Home to Harlem


It was with a distinct air of celebration that the Schomburg Center for Research in Black Culture and its director, Howard Dodson, formally accepted custody January 7 of two huge crates of documents and artifacts belonging to Malcolm X. Permission for the transfer came from Ilyasah Shabazz and Malaak Shabazz—the administrators of the estate of Malcolm’s widow, Betty Shabazz, and two of the couple’s six daughters. The body of work in the collection will surely allow for a revision of the prevalent mainstream notion that the African American leader’s legacy is more as an orator and organizer than as a writer and analyst. Dodson spoke of the many revisions of speeches (which have been printed largely from recordings), saying, “Malcolm was a very meticulous thinker, but he was constantly rethinking and revising. That’s what shows up in the collection, his constant search for clarity.”

The trove of correspondence, speeches, wire-bound notebooks of his 1964 travels to Mecca and various destinations in Africa and Europe, along with his personally annotated Koran, photographs, and film, are apt to be invaluable to scholars and biographers, particularly with regard to the last years of his life. The documents open the possibility not only for new biographies, but perhaps for the publication of authoritative versions of his speeches, some material written for the Nation of Islam, and possibly his journals.

Dodson said that after an 18-month period of preservation work, the collection will be made available to scholars and the public, with a major exhibition to be held possibly in May 2004. The renewable arrangement calls for the Schomburg to act as custodian of the materials for 75 years; the estate retains ownership in the collection and its intellectual property rights. Eldest daughter Attallah Shabazz and Malaak Shabazz said the family and library officials will go through the materials and decide on restrictions on what they called “personal” items before allowing public access. The materials include those offered for sale by Butterfields Auctioneers last March, after a cache of the documents made a mysterious sojourn to a storage locker in Florida.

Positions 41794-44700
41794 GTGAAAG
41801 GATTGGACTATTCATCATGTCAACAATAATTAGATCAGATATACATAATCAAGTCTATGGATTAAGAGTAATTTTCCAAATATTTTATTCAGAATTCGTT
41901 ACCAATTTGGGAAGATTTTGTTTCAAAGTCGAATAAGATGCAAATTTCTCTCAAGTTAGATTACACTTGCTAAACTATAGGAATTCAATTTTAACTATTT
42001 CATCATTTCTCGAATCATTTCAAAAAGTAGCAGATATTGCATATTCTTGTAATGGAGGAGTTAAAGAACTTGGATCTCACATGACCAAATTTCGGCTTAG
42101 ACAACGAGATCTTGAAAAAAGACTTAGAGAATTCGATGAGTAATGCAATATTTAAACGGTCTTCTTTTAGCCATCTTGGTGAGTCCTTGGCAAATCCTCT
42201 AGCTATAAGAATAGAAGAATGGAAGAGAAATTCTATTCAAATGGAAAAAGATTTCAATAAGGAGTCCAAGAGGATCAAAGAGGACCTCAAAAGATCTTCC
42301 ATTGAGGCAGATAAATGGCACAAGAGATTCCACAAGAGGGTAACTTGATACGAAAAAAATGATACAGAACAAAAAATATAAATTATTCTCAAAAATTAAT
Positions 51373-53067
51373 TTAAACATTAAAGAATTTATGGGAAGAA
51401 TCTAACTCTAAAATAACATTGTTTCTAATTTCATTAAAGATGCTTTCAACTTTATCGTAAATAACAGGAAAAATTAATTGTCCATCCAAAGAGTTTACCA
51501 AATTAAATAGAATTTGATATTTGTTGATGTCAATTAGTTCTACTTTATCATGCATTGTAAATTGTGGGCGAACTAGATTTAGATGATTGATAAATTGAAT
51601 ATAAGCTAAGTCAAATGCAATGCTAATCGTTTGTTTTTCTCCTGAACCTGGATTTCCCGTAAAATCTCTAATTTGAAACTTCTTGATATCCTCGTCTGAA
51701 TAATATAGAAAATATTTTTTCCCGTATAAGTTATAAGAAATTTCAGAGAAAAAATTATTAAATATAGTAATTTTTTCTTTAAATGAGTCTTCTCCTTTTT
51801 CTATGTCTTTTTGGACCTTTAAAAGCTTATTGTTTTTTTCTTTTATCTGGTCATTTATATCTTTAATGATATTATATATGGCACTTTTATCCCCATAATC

The announcement marks the establishment of the most substantial Malcolm X archive since his death and the subsequent scattering of many materials pertinent to his career. Interested researchers, including several biographers, and libraries have been tracking and locating documents for years, and though the Shabazzes didn’t want to get into a discussion of other materials being sought, it was clear that neither the family nor the library are done building the archive. Dodson said there is “another body” of materials still in Florida, but did not elaborate.

While both women spoke of their willingness to share Malcolm’s legacy, their remarks stressed the enormity of the personal loss of two parents who died young. “We didn’t get to heal,” said Attallah. Though she complained of their being portrayed in the press “as a family of tragedy, as a saga of woe,” the uprooting caused by the sudden death of Betty Shabazz in 1997 seems to have played a role in the story of these Malcolm X documents. She said the materials were “in our house in Mount Vernon” before landing in a self-storage unit in Casselberry, Florida, in May 1999.